Mr. Speaker, I forget exactly where I was when I left off, which was probably the point of doing that.
I was pointing out that a lot of this partisan pettiness, and that is what it is, exists no matter where one goes, whether one is in the provincial legislature or here. If members are elected to the Senate, we are going to get the same thing. If that is what Canadians want, fair enough, but let us understand that by electing and giving legitimacy to the incredible constitutional powers the Senate has, we create a whole new political dynamic in Canada. This place will function nothing like it does now.
We could look to the Americans as an example of the kind of gridlock there can be between two strong elected houses. They have conference committees where they are forever trying to find compromises so they can actually get something done. We could go there, as complicated as it is, but for less than 35 million people, is it really that practical?
Ontario, Quebec and every other province that had a Senate got rid of it. I believe that our provinces have incredible responsibility under the Constitution. Health care, environment, police services and administration of the courts are just a beginning list of things they are responsible for. They are important matters. The people of all the provinces did not believe they had to elect another tier, find another class of politicians to go into a second place to provide that sober second thought.
The people were quite competent to decide who among them they would send to their provincial capital and make the decisions, and it works. I am quite prepared to be corrected, but I am not aware of a single province where there is a huge clamouring to reinstate the Senate in that province because it cannot trust the people who have been elected directly to the legislature. They may not like them, but then we have a means of taking care of that, do we not? It is called an election, which we do not have in the other place.
This notion that the country needs it as part of its structure I do not think holds. I know there is a concern, particularly among members from smaller provinces, that in the absence of the Senate there would be some kind of a ganging up of the larger provinces. I say this right up front as a member from the province with the largest population in our Confederation. I understand the concern, but as I have said earlier, I am not aware of just how much province protecting is going on in that other place. I am sure I will get examples of senators who have done things for their provinces, but I am talking about the grand scheme of things. Unless we actually walk over there, we do not know what is going on as the Senate does not have TV cameras. My point is that alone is not reason enough to keep the Senate.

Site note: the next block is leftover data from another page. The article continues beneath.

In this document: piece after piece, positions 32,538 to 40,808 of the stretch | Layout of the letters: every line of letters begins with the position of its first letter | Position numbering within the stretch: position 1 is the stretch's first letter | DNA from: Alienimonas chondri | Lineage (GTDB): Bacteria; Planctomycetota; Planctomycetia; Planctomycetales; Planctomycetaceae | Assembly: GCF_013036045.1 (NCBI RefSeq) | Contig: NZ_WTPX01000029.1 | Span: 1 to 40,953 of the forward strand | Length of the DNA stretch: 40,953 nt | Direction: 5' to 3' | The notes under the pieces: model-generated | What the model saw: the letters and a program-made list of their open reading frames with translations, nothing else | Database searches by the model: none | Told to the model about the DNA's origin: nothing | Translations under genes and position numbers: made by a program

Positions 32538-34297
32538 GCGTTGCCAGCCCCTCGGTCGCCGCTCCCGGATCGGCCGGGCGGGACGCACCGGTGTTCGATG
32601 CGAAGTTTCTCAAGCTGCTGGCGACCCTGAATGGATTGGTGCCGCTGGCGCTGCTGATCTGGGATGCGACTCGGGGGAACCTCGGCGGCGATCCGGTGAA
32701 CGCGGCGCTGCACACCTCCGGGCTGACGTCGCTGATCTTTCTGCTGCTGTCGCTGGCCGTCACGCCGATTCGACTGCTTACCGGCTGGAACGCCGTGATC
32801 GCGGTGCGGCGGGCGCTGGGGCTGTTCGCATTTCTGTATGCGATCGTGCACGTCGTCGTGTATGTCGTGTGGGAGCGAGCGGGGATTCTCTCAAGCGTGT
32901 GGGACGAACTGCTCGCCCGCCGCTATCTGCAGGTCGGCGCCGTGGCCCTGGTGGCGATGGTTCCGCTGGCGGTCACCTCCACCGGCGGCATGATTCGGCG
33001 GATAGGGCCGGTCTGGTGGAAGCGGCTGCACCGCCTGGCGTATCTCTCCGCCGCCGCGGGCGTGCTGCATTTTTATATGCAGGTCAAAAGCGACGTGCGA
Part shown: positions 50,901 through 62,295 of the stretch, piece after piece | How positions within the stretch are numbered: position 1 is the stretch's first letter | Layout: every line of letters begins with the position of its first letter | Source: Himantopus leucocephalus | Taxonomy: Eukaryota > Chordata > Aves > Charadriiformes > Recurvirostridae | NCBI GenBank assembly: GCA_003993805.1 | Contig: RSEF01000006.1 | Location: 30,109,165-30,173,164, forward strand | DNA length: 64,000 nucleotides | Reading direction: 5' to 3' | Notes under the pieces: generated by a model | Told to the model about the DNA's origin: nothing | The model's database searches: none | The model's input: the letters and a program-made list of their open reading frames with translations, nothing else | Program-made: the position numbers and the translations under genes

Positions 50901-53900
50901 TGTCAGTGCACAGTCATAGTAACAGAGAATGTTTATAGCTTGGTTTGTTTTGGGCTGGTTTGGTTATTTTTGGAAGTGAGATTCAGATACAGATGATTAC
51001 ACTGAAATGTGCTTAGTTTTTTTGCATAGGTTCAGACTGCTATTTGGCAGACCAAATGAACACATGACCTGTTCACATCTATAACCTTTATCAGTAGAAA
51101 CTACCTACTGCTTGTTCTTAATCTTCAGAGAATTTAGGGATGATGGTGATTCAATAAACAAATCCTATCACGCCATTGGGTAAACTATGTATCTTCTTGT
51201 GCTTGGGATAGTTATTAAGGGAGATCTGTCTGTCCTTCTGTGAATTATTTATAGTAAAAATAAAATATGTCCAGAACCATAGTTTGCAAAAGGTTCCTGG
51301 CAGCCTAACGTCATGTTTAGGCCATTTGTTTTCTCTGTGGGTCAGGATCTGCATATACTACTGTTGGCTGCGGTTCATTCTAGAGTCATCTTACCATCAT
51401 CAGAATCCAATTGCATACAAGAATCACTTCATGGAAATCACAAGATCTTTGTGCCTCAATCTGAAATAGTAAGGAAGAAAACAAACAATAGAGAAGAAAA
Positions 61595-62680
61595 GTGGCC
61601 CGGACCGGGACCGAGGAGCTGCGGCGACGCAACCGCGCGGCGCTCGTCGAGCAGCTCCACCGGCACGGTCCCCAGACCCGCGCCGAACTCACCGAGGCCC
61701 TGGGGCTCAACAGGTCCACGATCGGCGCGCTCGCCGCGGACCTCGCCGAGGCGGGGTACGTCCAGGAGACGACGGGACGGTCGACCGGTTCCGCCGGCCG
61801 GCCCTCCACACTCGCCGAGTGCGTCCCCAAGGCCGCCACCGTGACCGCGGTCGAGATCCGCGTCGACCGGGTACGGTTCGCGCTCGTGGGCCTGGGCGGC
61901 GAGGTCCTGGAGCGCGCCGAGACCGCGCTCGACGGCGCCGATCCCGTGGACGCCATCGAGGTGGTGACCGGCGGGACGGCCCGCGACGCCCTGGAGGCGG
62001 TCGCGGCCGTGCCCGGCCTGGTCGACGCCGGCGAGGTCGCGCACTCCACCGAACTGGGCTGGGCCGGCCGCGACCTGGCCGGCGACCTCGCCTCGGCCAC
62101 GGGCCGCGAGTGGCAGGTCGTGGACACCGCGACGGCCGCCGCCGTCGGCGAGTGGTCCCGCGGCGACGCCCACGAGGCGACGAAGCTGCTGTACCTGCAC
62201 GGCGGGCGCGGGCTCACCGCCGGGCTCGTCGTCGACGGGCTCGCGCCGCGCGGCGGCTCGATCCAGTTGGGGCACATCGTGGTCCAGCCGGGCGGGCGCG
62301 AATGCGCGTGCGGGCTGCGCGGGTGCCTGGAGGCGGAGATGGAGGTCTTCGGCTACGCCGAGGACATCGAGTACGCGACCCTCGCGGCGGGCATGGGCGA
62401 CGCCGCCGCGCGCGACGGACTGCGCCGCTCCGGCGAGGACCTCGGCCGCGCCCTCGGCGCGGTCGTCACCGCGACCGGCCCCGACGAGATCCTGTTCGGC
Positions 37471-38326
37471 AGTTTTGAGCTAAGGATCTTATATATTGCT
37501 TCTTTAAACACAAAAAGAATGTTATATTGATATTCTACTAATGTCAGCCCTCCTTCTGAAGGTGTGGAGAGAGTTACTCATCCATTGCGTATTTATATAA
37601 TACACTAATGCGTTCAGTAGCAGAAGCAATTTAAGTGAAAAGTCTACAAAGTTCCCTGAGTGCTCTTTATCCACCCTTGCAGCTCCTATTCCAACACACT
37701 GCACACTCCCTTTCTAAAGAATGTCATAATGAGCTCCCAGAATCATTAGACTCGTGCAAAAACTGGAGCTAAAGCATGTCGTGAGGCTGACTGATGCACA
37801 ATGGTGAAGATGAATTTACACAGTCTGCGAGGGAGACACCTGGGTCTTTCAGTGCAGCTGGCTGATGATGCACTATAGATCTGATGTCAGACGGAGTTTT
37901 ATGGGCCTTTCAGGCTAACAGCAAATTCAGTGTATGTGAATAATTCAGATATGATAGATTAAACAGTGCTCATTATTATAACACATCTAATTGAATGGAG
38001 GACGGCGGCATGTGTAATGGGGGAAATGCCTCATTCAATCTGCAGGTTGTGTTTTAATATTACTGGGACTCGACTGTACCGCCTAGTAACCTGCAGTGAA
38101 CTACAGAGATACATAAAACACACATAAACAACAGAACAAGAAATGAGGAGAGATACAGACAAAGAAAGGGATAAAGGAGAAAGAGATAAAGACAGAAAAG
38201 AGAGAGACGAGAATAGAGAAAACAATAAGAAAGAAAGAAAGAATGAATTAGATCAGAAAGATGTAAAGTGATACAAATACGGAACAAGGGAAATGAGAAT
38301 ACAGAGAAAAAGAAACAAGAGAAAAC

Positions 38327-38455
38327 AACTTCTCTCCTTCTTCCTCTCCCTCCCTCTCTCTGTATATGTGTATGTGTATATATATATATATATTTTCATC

What about the notion that because we have such big provinces compared to many smaller ones, without the Senate, no matter what role it is playing directly, somehow that is going to be a real problem for the smaller provinces. Having served municipally, provincially and now federally, I can say that as long as there is representation by population, we are always going to have this.
My good friend, the hon. member for York South—Weston, a former regional chair, would understand better than most what it is like with densely populated areas such as a downtown area and then the more suburban areas that feel they are not being treated fairly because all the attention and money is going downtown where the people are. It is a constant struggle.
I was an alderman, but if a councillor has an area in the ward where there are only a few houses or maybe an area by an industrial sector and most of the money seems to be going toward the development of a new area, a new school, a new recreation centre, people constantly say, “You are only doing it because that is where all the votes are for you. You are ignoring us”. I am not saying it is not a problem; I am saying that it is inherent in representation by population.
At the city level and more appropriately as a comparison at the provincial level, we get past that. We elect premiers in cabinet who are partisans, clearly, but we also expect that for the most part we do not do too badly overall, and I am talking historically, in managing to ensure that everyone has a piece of the pie and gets a share of the interest of the senior level of government. There is no reason we cannot do that. We do that here. We do it in our caucuses.